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On a chilly Wednesday afternoon in late September, almost three weeks after Iqaluit’s beer and wine store first opened its doors, I’m surprised to find there’s no line.

After years of debate, a municipal plebiscite, and despite fierce opposition from some big-name politicians and longtime residents who argued local sales would only encourage more drinking and aggravate substance abuse problems in the community, the store had finally become a reality. And the line was already something of a local legend.

In its first four days, the store burned through ten-percent of the booze it expected to sell all year. On its first Saturday, lines snaked away from the green building—still missing part of its siding—and people dug in for hours. Where some see drudgery, others see opportunity. Cindy Rennie brought down her barbeque and sold chilidogs, coffee, tea, pop and gave away free ‘river water’ to the huddled masses. She also offered to hold spots in line for $10. Soon after, a Facebook page called “The Line Up” was created to crowdsource updates on line lengths and wait times.

The store altered the rhythm of life in Iqaluit. Its opening had been bad for cabbies, good for delivery drivers. Instead of going out for a beer, people chose to stay home and order in.

Before the store, Iqalungmiut had to tolerate a classic Northern rigmarole to buy a case of beer or a bottle of wine, by ordering it from a government warehouse in Rankin Inlet. (Rankin residents still order their alcohol from the Iqaluit warehouse. This is meant to ensure equal access in all Nunavut communities that allow liquor.) Iqalungmiut could also bring a token amount home from the south, or order it—after filing a permit—by plane or sealift. The only other alternatives were drinking beer at a bar or less legal options like finding a bootlegger or getting a friend to ship you some.

All that trouble meant having a beer in your fridge was a precious—albeit consumable—commodity. Offering a drink to a guest was not an insignificant show of hospitality. It could even be a friendship accelerator. I spent a summer in Iqaluit nearly ten years ago and a friend from an airline hooked me up with a couple flats of beer. I couldn’t help but notice my stock rise. Now all you had to do was get through the line.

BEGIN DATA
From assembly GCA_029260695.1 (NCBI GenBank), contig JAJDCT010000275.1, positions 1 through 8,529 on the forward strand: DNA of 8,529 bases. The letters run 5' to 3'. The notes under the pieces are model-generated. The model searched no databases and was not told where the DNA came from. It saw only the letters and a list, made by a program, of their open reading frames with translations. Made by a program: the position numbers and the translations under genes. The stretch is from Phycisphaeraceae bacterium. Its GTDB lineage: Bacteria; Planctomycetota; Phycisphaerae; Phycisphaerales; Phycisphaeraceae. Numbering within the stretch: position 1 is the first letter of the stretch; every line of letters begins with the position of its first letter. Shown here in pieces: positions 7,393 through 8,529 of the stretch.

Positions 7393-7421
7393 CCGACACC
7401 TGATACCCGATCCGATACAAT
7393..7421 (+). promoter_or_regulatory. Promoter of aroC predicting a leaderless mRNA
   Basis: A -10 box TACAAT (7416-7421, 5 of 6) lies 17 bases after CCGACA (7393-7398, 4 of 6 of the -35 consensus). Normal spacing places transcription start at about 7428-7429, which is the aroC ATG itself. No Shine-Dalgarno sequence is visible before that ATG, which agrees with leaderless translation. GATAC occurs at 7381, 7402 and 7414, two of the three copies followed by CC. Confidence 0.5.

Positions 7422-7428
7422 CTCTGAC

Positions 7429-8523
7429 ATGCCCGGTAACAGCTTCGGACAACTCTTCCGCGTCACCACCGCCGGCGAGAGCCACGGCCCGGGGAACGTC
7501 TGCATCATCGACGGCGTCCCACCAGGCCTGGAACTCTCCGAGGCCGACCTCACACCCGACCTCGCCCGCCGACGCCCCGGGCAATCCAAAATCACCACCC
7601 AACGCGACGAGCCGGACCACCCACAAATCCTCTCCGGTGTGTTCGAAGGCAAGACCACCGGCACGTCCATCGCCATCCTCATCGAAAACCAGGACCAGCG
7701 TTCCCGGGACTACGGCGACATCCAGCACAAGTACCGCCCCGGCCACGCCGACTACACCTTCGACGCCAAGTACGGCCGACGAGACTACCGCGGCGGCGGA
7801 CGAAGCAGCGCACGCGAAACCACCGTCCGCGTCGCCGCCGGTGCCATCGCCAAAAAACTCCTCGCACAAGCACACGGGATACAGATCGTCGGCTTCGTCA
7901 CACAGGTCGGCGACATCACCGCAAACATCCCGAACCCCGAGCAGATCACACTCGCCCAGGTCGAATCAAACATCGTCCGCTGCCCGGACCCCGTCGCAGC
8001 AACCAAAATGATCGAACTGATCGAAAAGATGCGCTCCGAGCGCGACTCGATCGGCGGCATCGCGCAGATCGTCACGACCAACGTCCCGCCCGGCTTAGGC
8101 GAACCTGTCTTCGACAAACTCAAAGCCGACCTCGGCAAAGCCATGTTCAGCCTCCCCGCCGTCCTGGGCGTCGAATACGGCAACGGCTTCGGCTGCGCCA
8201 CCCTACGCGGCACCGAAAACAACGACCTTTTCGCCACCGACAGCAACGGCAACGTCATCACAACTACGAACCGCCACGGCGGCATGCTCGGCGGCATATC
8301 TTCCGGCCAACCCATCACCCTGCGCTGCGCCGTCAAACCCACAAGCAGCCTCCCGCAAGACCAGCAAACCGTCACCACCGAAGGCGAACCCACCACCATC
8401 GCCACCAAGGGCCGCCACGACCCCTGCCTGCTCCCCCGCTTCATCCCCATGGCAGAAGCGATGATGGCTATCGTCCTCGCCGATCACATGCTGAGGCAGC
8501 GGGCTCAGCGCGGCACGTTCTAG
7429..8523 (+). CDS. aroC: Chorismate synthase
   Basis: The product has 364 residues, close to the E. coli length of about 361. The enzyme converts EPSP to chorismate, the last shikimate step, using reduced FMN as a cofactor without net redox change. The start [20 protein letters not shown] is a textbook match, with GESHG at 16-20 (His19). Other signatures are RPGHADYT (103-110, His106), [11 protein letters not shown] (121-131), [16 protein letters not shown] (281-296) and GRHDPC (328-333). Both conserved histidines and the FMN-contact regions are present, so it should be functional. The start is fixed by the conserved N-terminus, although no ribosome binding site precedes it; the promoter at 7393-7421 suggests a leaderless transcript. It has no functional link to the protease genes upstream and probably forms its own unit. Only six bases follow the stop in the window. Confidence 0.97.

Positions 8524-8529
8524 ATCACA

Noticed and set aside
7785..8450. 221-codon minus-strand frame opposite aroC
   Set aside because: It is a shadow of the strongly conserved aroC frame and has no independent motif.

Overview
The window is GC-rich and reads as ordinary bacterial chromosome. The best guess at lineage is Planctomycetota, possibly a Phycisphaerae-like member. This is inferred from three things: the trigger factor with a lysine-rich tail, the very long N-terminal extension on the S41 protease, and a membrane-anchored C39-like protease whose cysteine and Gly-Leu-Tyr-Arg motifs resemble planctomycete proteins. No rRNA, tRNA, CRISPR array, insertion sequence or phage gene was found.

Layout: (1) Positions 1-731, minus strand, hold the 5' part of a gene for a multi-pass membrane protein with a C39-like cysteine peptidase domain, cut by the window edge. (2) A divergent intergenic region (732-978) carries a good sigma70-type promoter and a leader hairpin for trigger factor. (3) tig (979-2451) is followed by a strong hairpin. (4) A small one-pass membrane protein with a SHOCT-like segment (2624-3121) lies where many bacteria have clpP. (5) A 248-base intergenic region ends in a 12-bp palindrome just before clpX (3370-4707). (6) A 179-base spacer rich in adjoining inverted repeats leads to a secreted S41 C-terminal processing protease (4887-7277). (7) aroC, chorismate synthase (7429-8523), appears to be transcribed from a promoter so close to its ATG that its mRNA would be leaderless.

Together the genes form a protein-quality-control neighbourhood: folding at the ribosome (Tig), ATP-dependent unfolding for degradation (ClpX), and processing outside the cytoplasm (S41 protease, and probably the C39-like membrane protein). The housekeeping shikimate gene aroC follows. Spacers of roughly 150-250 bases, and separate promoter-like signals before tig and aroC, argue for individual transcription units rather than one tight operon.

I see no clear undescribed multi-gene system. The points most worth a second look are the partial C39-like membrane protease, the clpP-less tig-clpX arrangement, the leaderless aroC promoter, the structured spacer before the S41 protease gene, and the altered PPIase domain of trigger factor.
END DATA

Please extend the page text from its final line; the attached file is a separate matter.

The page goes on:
I walk into the building to find an application form waiting on a counter. (You have to register to make a purchase here.) In two minutes, I have filled out my name, address and contact info. I meander through a cordoned maze and begin to read through the list of beer and wine items on a wall-mounted television screen. “Next!” I hear, before I’m even halfway through.

I present my form and ID to the cheery young woman behind the counter. “No line?” I ask.

“Yeah, it’s been pretty slow today.”

She enters my information and asks what I want. Her co-worker disappears into the warehouse and returns less than a minute later with one six-pack of Kokanee, one six-pack of the fancier Goose Island IPA. (There’s a daily limit of 12 beers and two bottles of wine.) He packs them carefully, one on top of the other, sliding them into a brown paper bag that I’ll later recognize everywhere—conspicuous with paper handles that make it look like a boutique shopping bag.

“Will it be busy after work?”

“Very busy,” she says.

And that’s that. I walk out with beers in hand, for about the same price I would pay in Yellowknife. I cram the beers into the fridge. I will drink one later, to unwind after a long day. I will bring some to a party that weekend. And then I will leave a few beers as a parting gift to a friend who let me stay at his place for the week. It will dawn on me later that the gesture means much less than it did one month before.